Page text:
Our View: City should share school tax
June 8, 2008
Steamboat Springs — It would be difficult to overstate the impact Steamboat Springs’ half-cent sales tax for education has had on the school district in the 15 years since voters first approved it. From major capital projects to technology in the classroom to an increased number of teachers for the purpose of reducing class sizes, the sales tax undoubtedly has improved the quality of education for thousands of local students.
The tax is scheduled to expire in December 2009, unless voters renew it at the polls this fall or next. That process took a small step forward Wednesday night when the Education Fund Board – the volunteer group that administers revenues from the tax – unanimously agreed to request that the Steamboat Springs City Council put a tax renewal question on this November’s ballot.
We hope and assume the City Council will allow voters the opportunity to renew the tax. The more difficult issue for the council will be determining whether and how to ask voters to share half-cent sales tax revenues with neighboring school districts in South Routt and Hayden.
Our support for sharing those revenues is no secret; we’ve advocated for it many times on this page of the newspaper. The Hayden and South Routt school districts have struggled financially in recent years as declining student enrollment eats into their annual revenues as determined by the state’s School Finance Formula. Passing an education sales tax of their own isn’t possible; both Hayden and Oak Creek wage the maximum sales tax rate allowable under state law for statutory towns. Steamboat, as a home-rule charter, isn’t subject to the same limitations.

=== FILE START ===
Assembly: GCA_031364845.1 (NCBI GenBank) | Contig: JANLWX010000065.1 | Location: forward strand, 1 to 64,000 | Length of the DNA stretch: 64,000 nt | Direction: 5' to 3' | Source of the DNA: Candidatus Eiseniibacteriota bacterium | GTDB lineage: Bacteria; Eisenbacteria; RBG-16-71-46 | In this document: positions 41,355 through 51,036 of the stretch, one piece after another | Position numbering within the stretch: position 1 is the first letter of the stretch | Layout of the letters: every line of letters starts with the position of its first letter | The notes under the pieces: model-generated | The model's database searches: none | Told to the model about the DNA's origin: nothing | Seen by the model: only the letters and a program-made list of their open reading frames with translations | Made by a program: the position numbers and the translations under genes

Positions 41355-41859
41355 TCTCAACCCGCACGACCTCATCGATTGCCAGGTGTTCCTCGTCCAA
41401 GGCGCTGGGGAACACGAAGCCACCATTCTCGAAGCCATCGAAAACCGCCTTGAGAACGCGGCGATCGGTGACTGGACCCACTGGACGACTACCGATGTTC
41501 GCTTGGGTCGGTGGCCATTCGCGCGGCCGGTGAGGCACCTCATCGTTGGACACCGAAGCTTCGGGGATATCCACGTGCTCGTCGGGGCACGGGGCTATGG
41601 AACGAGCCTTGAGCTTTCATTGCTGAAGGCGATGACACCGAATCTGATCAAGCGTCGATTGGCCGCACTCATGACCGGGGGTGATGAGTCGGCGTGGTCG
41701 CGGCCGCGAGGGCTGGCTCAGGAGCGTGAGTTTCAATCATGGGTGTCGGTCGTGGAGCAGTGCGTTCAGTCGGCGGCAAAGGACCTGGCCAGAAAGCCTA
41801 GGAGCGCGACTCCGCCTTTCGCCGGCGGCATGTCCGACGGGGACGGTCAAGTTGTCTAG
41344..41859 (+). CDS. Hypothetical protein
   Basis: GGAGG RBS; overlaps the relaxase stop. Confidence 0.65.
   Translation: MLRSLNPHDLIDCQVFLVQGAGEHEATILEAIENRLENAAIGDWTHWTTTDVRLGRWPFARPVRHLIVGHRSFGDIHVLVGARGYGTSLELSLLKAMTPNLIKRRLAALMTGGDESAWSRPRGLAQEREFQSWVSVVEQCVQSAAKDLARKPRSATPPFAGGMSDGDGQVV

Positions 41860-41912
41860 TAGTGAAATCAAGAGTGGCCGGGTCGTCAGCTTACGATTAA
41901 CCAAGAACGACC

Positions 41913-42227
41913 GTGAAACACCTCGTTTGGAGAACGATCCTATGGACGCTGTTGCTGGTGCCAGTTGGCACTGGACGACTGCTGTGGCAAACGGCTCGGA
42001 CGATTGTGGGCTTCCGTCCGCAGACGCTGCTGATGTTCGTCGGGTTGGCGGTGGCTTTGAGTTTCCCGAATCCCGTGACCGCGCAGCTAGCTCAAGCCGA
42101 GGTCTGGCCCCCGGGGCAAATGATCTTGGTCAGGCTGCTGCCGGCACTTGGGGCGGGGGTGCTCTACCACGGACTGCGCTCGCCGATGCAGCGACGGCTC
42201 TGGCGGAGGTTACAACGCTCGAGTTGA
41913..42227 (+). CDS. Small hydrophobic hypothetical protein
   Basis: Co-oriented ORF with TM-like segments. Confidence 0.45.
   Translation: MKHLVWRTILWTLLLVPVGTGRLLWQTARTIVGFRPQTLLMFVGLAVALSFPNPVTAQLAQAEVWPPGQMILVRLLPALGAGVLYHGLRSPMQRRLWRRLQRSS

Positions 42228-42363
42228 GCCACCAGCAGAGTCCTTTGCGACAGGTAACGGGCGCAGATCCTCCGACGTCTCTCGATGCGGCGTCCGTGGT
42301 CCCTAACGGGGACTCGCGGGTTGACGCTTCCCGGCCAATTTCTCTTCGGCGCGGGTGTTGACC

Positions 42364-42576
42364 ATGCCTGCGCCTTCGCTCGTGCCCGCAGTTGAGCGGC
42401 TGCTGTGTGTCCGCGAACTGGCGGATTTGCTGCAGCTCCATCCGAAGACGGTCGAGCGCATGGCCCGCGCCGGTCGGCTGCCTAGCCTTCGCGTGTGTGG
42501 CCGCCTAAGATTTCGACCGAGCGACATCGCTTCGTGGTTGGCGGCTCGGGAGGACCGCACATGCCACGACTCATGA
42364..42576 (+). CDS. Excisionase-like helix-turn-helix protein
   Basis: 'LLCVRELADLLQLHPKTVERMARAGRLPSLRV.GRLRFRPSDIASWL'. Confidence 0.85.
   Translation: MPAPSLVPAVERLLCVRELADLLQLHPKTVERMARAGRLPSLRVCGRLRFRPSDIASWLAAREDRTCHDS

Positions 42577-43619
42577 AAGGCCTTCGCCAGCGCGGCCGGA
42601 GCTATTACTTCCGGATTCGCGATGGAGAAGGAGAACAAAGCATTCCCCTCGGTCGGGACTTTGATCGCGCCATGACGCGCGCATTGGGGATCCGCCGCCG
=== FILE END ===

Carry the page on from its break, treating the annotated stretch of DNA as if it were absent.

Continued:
More important, our community extends beyond the city limits of Steamboat Springs. Hayden and South Routt residents are part of the work force that drives our resort economy, and they spend portions of their paychecks shopping and dining in Steamboat year-round.
Fund Board President Tom Ptach puts the issue in a clearer perspective:
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“The community is bigger than just the city limits of Steamboat Springs,” Ptach said. “Our community is Routt County as well. The quality of education across Routt County does have a direct benefit for the people who live within the city limits of Steamboat Springs.”
There’s little doubt even a small portion of the annual half-cent sales tax revenue – which now pushes $3 million – can go a long way in South Routt and Hayden schools while having a very small impact on what additional programs can be funded in Steamboat.
Of course, there’s a risk in asking Steamboat voters to approve a tax that would be shared with Hayden and South Routt schools – namely that it might not pass and thus take those dollars away from Steamboat schools, too.
Perhaps the best way to approach the ballot issue is to ask voters two questions: A basic half-cent sales tax for education renewal question, and a follow-up question that asks whether voters support sharing at least a portion of those revenues with other Routt County school districts.
A committee of Fund Board members will meet Tuesday with the City Council to discuss the ballot issue. We hope council members not only embrace giving voters the opportunity to extend a worthwhile tax, but also a chance to allow those tax dollars to support education efforts countywide.